Minister of Education Ronald Jones today issued a stern warning to the business at the centre of environmental complaints at the Wesley Hall junior and infants’ schools.
Jones said never again should Tropical Laundries use such environmentally-harsh Bunker C fuel in its operations, as he questioned why it had taken the laundermat so long to make the switch to natural gas.
While pointing out that the business was also at the centre of similar environmental concerns, dating back to the early 2000s which led to the permanent closure of the now defunct Louis Lynch School (formerly known as Roebuck Secondary), Jones suggested that the problem should have been dealt with a long time ago.
“What is surprising is that they already have the technology [to make the switch to natural gas] at the plant because if you remember this goes back to the Louis Lynch situation, so they already have all of the technology in place,” said Jones, adding that “it is really a bit strange to me that they would still use Bunker C, even though it is a cheaper fuel, and not continue to use the natural gas.
“I don’t know if there is a problem with the natural gas because I know we do have enough of it here, [but] I really don’t know what was the hold up,” said Jones, who was responding to Barbados TODAY’s request for an update on the situation, following the re-opening of the Edna Nicholls Centre at Boscobel, St Peter this morning.
While praising the company for agreeing to make the switch to natural gas, Jones went on to issue a veiled warning to the operators of Tropical Laundries that their harmful practices needed to stop, else they could face serious repercussions.
“Everybody has to learn from their own given behaviour, but I do not think it is going to happen again where they would resort to Bunker C because as I said before it is a very harsh chemical.
“Every experience is a learning experience and we have to exist across all of the spaces where you would find residences, congregation of schools and businesses. Those businesses have to be conscious of what they do because these things can cause asthma and breathing difficulties like what we saw at the Wesley Hall schools,” Jones stressed.
Bunker C is the residual oil left over after the lighter,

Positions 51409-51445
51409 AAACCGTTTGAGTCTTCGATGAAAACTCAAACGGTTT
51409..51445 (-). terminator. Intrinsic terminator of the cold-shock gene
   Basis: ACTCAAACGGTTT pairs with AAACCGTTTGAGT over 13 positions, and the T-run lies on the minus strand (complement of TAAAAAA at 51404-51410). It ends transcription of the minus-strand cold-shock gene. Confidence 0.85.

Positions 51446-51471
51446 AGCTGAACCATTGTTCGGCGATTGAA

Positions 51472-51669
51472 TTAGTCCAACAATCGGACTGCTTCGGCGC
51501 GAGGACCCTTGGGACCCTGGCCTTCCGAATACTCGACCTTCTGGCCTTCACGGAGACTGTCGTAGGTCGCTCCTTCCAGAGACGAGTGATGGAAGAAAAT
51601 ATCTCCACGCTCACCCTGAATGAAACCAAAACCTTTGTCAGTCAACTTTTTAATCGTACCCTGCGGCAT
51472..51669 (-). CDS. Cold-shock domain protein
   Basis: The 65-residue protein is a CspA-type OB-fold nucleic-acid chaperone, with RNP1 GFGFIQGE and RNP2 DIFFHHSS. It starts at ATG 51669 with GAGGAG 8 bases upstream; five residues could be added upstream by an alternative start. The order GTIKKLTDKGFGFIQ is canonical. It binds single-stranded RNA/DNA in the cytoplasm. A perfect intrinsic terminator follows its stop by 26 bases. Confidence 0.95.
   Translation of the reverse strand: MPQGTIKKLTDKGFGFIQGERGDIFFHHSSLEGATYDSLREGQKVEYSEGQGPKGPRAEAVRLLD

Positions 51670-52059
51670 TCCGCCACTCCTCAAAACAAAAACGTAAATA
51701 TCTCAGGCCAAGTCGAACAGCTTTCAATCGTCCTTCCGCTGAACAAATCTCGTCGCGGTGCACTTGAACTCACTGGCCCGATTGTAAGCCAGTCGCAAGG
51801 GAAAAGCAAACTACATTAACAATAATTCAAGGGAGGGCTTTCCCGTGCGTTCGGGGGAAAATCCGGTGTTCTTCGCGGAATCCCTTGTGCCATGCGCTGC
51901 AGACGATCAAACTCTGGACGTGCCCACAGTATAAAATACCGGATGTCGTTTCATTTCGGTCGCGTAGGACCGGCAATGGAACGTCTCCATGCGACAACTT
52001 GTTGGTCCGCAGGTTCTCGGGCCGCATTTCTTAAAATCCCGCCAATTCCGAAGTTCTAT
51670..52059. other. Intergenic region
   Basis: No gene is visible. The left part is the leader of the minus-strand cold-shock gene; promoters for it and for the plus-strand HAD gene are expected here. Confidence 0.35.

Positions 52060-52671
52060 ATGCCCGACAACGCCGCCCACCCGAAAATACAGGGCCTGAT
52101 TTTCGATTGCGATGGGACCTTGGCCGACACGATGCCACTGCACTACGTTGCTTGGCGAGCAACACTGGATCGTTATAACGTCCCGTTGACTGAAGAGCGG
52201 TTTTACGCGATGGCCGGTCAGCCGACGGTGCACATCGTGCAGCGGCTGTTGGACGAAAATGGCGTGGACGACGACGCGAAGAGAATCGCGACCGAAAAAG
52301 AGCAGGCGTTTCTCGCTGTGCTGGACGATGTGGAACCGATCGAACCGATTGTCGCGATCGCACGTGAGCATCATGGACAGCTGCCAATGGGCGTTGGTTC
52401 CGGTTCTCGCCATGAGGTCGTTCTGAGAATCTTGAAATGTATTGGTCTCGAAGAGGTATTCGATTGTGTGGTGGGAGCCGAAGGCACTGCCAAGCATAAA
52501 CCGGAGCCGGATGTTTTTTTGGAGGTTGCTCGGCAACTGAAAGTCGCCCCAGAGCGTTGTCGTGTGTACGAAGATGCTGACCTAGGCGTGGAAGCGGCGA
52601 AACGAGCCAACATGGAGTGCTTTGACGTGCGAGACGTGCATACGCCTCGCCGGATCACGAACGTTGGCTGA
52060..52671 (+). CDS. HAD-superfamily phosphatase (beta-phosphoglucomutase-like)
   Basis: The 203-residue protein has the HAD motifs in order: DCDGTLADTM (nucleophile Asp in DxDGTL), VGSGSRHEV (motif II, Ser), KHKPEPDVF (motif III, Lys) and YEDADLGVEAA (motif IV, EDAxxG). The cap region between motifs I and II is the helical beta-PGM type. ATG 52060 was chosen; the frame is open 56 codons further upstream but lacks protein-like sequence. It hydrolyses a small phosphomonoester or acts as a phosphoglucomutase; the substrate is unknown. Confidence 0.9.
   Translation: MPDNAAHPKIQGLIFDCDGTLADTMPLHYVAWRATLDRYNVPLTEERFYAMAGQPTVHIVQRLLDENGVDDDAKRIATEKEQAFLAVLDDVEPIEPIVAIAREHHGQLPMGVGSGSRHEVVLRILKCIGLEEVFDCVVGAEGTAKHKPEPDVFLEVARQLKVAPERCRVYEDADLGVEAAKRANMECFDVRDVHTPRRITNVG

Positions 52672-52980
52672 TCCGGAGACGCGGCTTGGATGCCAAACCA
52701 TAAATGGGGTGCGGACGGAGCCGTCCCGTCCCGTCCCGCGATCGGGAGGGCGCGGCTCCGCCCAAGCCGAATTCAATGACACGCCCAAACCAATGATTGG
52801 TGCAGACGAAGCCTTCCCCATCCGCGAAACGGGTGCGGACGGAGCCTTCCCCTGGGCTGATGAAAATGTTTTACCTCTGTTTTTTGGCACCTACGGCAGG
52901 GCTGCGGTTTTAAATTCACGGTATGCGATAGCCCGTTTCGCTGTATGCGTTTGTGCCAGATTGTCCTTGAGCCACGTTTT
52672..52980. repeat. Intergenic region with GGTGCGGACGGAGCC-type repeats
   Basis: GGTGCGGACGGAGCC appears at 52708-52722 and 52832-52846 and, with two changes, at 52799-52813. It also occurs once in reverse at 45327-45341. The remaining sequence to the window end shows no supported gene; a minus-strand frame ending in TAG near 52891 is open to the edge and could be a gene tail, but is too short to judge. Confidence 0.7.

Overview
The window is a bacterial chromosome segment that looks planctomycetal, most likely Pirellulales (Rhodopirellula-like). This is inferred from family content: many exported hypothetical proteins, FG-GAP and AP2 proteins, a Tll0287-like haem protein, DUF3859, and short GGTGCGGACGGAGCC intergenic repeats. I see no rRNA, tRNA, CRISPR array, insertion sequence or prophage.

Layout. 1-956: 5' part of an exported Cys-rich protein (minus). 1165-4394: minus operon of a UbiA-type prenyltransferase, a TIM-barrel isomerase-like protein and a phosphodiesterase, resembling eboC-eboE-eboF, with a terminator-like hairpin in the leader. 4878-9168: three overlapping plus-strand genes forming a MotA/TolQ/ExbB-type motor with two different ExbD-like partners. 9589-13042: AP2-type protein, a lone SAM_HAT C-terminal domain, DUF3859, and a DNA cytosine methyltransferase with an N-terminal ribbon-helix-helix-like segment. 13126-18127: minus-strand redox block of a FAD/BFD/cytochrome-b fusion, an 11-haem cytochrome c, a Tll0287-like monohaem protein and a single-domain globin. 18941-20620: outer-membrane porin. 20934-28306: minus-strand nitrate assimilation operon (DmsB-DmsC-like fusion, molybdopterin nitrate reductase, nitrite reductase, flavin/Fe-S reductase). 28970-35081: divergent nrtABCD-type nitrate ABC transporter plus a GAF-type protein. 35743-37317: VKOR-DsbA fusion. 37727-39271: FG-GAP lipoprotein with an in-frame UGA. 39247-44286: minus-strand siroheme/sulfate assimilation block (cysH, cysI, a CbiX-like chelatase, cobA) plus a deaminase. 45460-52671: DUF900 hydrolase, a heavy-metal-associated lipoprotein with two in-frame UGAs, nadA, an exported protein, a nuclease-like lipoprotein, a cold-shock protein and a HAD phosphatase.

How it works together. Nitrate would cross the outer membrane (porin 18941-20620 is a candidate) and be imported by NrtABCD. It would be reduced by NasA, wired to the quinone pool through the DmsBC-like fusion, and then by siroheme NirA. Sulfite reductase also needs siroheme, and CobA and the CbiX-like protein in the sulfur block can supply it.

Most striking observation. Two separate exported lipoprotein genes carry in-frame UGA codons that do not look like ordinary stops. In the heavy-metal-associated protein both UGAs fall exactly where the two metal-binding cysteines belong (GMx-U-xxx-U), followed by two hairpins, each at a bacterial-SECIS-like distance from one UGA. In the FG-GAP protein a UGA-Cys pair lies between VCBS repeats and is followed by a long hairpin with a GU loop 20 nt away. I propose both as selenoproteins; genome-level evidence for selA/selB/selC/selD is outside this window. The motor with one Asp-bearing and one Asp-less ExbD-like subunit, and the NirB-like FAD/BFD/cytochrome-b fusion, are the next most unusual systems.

more volatile products such as gasoline, #2 diesel and natural gas are distilled out of the crude oil. It is heavy because the molecules are larger, hence it provides a lot of energy per unit of fuel.
However, because it is the final oil left over, it has a lot more impurities such as sulfur and heavy metal. This also results in ash and deposit formation as well as combustion emissions.
In 2012 the International Agency for Research on Cancer (IARC), which is part of the World Health Organisation, announced that it had reclassified diesel exhaust and Bunker C, as a “definite” carcinogen, placing it in the agencies highest category.
IARC’s expert panel assessed all the available scientific evidence and decided that exposure to these fumes can, and does, cause cancer in humans, specifically lung cancer, which has been blamed for a number of deaths in recent years of former staff members and students who were associated with Louis Lynch.
However, no conclusive evidence has been presented to date to show that the laundry is directly linked to those deaths, even though an environmental assessment, which was done back in 2005, found that there were contaminants in the air.
On Tuesday classes were abandoned at both Wesley Hall infants and juniors, which are to remain closed for the rest of the week, after a flare up of noxious fumes, which has been linked to the White Park Road operations of Tropical Laundries.
Speaking to Barbados TODAY amid reports of students and staffers coming down with respiratory illnesses, Principal of Wesley Hall Juniors Herbert Gittens said it was not the first time that the school had been bothered by the noxious fumes.
“Last school year, we had situations where we had to evacuate about four times, so this is an ongoing situation and obviously it is affecting the staff and the pupils of the school and we are really looking forward to a solution so that we can continue the business of teaching and learning,” said Gittens, who has been the principal of Wesley Hall Juniors since 2012.
He also told Barbados TODAY that he had reached out to the owners of Tropical Laundries who had promised to
make the necessary changes to their operations but none had been made.